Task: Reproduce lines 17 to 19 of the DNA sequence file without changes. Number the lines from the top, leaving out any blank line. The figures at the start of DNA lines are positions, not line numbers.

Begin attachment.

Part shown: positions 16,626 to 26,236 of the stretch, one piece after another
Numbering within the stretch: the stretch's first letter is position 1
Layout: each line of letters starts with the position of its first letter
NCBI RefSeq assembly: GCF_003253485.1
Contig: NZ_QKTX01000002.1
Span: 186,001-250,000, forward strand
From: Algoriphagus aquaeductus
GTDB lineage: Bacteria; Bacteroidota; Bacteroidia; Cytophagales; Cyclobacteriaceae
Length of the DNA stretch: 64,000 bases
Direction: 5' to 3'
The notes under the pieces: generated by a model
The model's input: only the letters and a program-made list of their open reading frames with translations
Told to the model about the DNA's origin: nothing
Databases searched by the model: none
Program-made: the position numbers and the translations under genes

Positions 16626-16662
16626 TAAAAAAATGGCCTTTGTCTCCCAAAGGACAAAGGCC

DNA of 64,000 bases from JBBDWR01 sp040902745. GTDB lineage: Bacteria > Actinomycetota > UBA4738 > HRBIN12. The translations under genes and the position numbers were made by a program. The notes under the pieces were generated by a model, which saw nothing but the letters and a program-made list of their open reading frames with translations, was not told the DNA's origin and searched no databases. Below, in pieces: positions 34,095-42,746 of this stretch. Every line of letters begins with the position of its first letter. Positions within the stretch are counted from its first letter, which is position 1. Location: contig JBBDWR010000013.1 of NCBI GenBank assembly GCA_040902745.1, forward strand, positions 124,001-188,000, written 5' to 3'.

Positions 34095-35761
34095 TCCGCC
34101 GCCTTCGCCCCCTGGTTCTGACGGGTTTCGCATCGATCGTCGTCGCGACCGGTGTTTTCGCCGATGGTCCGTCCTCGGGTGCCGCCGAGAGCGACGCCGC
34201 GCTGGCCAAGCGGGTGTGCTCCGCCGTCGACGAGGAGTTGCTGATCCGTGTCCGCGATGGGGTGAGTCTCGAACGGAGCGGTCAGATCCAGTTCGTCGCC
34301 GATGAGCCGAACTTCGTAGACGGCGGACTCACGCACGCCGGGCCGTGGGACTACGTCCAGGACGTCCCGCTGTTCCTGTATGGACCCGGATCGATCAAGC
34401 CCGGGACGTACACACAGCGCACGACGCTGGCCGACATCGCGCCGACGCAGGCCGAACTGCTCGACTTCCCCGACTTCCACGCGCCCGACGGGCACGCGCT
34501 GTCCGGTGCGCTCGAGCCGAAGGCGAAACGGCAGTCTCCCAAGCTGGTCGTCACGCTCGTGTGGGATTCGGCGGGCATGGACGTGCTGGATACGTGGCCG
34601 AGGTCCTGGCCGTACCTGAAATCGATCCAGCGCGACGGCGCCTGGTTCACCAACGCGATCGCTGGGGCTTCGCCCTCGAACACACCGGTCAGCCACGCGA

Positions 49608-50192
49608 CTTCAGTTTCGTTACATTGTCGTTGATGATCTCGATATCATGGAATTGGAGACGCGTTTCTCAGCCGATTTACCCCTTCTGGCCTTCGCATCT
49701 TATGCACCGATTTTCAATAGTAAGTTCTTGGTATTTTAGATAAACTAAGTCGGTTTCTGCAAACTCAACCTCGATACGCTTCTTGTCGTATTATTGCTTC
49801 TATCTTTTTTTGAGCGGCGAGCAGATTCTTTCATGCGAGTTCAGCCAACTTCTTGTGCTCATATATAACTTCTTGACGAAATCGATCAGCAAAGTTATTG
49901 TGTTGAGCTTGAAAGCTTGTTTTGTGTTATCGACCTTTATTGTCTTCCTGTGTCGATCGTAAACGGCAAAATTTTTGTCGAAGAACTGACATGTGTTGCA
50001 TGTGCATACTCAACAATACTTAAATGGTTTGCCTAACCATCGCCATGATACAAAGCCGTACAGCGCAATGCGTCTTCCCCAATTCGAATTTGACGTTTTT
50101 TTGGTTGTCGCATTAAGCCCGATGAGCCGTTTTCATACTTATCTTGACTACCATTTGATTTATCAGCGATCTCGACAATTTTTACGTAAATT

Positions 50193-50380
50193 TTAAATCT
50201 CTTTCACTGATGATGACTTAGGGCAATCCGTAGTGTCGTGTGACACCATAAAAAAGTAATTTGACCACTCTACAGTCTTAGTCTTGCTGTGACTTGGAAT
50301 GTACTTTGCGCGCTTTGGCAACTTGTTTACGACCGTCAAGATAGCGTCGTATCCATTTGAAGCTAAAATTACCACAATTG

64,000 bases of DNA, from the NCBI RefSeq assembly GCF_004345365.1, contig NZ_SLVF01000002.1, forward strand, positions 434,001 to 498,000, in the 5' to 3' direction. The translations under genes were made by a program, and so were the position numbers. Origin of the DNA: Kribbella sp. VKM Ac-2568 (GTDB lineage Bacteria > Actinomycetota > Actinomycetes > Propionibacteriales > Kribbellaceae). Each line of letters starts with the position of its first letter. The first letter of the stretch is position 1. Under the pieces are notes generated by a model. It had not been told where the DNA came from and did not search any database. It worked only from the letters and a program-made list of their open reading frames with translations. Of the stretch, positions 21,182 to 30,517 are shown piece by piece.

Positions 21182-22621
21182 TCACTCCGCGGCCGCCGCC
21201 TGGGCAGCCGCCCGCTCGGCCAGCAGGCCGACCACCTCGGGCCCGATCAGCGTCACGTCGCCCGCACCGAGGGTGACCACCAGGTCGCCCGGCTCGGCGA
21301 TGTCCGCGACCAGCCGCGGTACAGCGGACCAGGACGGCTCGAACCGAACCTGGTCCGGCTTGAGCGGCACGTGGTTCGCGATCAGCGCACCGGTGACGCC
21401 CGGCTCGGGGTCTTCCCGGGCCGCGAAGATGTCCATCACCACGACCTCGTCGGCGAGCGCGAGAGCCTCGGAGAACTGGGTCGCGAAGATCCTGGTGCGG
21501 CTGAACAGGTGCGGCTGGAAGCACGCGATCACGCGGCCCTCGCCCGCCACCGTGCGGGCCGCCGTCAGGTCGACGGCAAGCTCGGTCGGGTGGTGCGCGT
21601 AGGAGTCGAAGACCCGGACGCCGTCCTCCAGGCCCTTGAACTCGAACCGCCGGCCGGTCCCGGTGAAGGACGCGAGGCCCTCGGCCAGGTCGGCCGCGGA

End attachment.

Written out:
16626 TAAAAAAATGGCCTTTGTCTCCCAAAGGACAAAGGCC

DNA of 64,000 bases from JBBDWR01 sp040902745. GTDB lineage: Bacteria > Actinomycetota > UBA4738 > HRBIN12. The translations under genes and the position numbers were made by a program. The notes under the pieces were generated by a model, which saw nothing but the letters and a program-made list of their open reading frames with translations, was not told the DNA's origin and searched no databases. Below, in pieces: positions 34,095-42,746 of this stretch. Every line of letters begins with the position of its first letter. Positions within the stretch are counted from its first letter, which is position 1. Location: contig JBBDWR010000013.1 of NCBI GenBank assembly GCA_040902745.1, forward strand, positions 124,001-188,000, written 5' to 3'.

Positions 34095-35761